My brother Luther was on the front page of his local newspaper. He continued farming after I left. I have a reporter coming out today from our local Wheeling paper who wants to do a story on my transplant. Somebody dropped a dime on me.

Yesterday morning I went out and walked a quarter mile. That would be 400 meters. It took me 12 minutes, pushing it hard, huffing and puffing from the git go. I was exhausted when I got back, and it took 90 minutes to recover. Now, if, at a minimum, you run 3 miles in a soccer match (5-6 more probably) that is 12 quarters of a mile x 12 minutes would equal 144 minutes time for a game’s worth. Add in recovery time between each quarter mile, and, well, you get the idea – I am not up to game speed yet. Next year in the match!

Still, relative to what I have been able to do, when 2 meters from the couch was a good distance to the bathroom and the 3 meters to my computer a great journey, walking a quarter mile was great. I was thankful I could do that, and it gave me confidence that greater recovery is inevitable.

Went to Tulasi and Thakur’s summer league game last night. As it was Thakur’s 17th birthday, my wife made cupcakes and after the match we distributed them to both teams and their family members. That was fun.

I didn’t have to go to UPMC last Friday; did have to get blood drawn in Wheeling a couple of times. Went yesterday, and as the multiple tubes of blood were being filled, my phlebotomist asked someone passing in the hall if Tara was working. I immediately thought how amazing Krishna is, remembering my post of June 11th 2006.

Monday, June 26, 2006

Who Is The Taste Of Soda?

"O son of Kunti, I am the taste of water, the light of the sun and the moon, the syllable om in the Vedic mantras; I am the sound in ether and ability in man."

Bg 7.8

Okay, occasionally I drink a soda, but not on a regular basis. Usually I filter my own water. Much cheaper than soda and no containers to dispose of. The following may not be totally accurate scientifically, but deserves some consideration as well.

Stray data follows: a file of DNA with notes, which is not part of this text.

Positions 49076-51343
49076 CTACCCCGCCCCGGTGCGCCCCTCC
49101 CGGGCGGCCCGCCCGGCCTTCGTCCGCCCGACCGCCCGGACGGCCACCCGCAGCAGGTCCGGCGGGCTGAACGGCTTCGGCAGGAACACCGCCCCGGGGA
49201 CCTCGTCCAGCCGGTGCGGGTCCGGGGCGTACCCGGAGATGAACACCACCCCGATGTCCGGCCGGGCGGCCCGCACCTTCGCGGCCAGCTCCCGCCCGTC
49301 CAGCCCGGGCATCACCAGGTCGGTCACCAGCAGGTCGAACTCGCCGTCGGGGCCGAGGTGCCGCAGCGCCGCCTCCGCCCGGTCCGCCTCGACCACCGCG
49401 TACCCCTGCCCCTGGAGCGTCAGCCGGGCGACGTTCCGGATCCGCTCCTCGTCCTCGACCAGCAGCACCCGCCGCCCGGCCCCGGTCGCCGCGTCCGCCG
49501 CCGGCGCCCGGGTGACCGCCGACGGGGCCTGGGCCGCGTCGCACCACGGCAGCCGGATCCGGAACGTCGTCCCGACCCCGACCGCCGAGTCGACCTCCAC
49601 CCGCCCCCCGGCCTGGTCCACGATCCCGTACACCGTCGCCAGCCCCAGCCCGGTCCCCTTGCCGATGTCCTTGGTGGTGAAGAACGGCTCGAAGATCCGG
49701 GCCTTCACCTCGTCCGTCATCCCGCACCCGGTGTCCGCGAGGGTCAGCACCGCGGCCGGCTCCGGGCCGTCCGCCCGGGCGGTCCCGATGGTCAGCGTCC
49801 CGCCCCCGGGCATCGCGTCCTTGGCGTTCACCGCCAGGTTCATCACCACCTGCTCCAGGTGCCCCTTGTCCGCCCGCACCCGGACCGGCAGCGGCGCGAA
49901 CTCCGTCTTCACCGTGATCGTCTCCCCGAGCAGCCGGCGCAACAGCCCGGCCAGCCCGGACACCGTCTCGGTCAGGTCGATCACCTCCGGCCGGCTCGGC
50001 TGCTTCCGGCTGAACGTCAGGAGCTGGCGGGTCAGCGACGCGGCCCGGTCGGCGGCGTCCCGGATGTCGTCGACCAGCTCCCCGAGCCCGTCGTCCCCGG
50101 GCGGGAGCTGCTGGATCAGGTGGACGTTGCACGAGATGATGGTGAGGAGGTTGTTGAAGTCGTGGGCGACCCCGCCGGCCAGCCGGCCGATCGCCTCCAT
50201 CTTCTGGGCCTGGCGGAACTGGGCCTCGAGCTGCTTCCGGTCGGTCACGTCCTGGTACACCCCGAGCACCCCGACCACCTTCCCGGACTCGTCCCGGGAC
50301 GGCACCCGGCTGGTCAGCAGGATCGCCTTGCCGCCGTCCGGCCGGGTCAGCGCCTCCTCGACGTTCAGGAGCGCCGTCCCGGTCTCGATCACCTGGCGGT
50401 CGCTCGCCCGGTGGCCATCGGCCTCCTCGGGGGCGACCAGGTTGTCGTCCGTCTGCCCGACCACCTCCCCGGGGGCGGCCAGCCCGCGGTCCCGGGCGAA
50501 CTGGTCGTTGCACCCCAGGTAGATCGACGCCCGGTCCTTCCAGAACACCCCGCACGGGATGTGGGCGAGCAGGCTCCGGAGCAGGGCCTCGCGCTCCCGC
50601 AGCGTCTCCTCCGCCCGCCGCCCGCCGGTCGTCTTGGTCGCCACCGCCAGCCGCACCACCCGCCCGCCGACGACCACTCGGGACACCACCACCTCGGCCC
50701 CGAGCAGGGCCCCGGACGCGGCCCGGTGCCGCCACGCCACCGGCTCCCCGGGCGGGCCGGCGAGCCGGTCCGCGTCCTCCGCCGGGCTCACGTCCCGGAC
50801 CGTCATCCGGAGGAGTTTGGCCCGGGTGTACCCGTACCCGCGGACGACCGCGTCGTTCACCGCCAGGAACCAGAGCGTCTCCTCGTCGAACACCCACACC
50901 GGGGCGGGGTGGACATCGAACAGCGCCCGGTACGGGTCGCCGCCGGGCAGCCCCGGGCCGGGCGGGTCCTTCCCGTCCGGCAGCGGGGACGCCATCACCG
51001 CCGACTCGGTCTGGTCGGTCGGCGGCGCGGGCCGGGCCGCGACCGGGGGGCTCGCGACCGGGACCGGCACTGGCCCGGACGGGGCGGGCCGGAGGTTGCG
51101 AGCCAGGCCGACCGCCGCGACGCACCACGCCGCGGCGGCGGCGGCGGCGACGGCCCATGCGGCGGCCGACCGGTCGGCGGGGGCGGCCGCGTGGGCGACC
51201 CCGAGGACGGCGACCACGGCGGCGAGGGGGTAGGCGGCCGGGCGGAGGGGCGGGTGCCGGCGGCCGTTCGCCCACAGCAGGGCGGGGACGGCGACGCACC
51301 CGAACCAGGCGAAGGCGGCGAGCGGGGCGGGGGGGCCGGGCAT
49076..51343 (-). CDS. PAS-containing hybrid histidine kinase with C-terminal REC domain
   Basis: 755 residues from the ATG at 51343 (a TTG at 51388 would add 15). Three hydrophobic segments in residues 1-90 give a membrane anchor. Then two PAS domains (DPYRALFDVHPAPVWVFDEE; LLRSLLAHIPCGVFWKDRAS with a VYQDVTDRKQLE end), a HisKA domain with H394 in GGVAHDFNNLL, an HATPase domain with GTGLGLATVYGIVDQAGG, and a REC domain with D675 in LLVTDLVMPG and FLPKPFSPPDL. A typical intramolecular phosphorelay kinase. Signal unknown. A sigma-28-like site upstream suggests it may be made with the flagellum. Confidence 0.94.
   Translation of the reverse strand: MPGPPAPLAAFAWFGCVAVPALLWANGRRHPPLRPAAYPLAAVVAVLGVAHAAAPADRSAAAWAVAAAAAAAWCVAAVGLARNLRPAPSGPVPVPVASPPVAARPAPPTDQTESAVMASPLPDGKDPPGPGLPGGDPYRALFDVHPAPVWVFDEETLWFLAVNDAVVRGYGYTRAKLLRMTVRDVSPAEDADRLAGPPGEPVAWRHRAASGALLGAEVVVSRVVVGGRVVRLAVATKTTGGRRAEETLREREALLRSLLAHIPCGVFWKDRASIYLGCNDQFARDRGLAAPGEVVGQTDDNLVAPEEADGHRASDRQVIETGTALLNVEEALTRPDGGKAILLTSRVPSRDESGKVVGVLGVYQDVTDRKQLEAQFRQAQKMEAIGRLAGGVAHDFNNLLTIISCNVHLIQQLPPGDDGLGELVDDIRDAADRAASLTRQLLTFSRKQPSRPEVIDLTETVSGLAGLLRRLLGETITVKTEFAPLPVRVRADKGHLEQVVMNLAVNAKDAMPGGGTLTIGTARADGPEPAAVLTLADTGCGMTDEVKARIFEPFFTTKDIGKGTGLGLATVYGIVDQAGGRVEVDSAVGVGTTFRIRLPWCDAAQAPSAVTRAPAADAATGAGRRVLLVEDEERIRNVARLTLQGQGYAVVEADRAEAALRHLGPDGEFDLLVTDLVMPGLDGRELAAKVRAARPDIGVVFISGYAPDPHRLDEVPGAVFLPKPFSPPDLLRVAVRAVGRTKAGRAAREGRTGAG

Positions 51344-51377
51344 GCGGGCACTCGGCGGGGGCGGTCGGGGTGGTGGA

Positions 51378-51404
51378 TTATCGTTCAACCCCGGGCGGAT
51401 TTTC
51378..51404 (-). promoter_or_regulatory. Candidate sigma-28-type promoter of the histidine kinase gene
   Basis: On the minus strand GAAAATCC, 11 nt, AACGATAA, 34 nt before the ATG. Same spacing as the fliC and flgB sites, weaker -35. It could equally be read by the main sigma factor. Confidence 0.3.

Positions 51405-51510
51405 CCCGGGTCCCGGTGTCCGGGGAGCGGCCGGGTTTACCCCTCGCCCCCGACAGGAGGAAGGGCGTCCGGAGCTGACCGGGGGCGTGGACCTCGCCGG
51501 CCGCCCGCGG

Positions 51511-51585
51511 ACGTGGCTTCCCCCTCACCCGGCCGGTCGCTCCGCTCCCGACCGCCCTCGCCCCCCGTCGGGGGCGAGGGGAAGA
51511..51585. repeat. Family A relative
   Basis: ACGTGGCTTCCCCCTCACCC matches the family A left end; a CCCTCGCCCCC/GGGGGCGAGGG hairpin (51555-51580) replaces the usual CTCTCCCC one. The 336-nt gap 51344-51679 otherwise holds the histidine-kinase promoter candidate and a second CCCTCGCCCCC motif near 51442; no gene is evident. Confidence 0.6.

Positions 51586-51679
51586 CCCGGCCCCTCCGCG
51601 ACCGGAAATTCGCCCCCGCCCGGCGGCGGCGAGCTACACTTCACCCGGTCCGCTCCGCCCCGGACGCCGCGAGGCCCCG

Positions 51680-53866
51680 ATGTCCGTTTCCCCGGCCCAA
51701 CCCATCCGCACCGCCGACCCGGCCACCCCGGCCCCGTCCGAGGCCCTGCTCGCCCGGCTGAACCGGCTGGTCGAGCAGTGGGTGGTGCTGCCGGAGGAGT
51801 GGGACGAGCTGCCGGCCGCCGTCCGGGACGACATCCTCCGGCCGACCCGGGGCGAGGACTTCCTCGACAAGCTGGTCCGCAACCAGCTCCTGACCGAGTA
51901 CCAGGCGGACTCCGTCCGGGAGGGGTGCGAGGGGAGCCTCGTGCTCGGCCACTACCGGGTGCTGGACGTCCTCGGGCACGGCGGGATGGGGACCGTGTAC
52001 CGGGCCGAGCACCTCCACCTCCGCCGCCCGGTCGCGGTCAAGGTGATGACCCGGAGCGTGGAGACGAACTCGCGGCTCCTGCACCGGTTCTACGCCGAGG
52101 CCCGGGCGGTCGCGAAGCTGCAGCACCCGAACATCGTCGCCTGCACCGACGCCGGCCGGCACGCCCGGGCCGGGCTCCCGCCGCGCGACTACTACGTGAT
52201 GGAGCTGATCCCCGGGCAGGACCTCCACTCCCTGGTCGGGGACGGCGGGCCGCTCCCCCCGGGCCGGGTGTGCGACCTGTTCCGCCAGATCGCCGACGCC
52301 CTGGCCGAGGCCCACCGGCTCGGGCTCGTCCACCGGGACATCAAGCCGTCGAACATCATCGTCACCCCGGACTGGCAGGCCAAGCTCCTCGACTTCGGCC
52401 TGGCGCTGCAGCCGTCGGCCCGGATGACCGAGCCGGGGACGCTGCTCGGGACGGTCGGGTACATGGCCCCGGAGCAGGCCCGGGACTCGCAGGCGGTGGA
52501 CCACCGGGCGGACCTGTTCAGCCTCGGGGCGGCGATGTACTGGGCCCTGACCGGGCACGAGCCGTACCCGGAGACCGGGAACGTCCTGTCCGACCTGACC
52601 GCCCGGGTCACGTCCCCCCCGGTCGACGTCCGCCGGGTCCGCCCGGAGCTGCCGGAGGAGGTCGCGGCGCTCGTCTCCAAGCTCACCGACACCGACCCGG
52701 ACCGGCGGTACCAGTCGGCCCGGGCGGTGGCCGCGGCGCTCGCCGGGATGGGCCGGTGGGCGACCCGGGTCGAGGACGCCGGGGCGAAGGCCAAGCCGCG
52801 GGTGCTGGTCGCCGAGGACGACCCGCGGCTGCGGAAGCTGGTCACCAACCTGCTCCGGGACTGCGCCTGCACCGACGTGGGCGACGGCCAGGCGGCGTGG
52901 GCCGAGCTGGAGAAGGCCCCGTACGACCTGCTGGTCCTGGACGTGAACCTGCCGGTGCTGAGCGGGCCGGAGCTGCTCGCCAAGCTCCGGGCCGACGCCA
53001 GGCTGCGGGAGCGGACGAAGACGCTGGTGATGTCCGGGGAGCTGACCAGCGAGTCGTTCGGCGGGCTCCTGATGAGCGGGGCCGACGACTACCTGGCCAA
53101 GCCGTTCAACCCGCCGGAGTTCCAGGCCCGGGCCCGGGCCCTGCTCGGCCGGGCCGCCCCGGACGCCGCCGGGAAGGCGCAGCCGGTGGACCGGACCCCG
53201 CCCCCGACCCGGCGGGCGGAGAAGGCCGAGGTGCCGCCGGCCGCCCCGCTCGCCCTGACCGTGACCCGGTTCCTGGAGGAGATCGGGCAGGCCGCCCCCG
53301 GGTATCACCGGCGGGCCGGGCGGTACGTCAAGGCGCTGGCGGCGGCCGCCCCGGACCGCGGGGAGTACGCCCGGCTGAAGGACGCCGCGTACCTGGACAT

Soft drinks: Unsafe beverages

"Amazingly, Americans (and people in other countries) actually drink a product that can rightfully be called Osteoporosis In a Can. And, it gets worse from there. Read on.
This poison goes by many brand names, such as Coca Cola and Pepsi. Generically, this poison is on the market in formulations known as soda, pop, and soft drinks. It includes all carbonated beverages--even carbonated plain water. The various substances in sodas compound the problem, especially the typical formulations with their carbonic acid or phosphoric acid.

Reading the rest of this article may be the best use you've ever made of 5 minutes. Yeah, we know Pepsi will never sponsor an ad on this site. But your health is more important to us.

It's tragic that the "beverage" industry shoves this toxic brew at human beings. Let's take a closer look at what it does..."

Sunday, June 25, 2006

Irony and Piss

I grew up in North Dakota, close to the Canadian border, and in the flight path of a SAC wing bomber unit. The sonic booms of aircraft breaking the sound barrier and the knowledge that planes carrying nuclear weapons were routinely landing 50 miles away was as much a part of my growing up as sandboxes and elementary school. I remember as a pre-schooler watching my mom talking to a uniformed Air Force officer. When he left, I asked her what he wanted and she said he asked her to call a phone number if any planes flew in low under the radar. In grade school, we had nuclear attack drills.

In 1965, a Minutemen missile field was completed and all the B-52s went to Viet Nam. We lived in the middle of 150 nuclear missiles, spread out over 50 miles. Driving to and from the locations we farmed at, it was common to see missile silos and the little signs that showed where the communication cables were laid between them.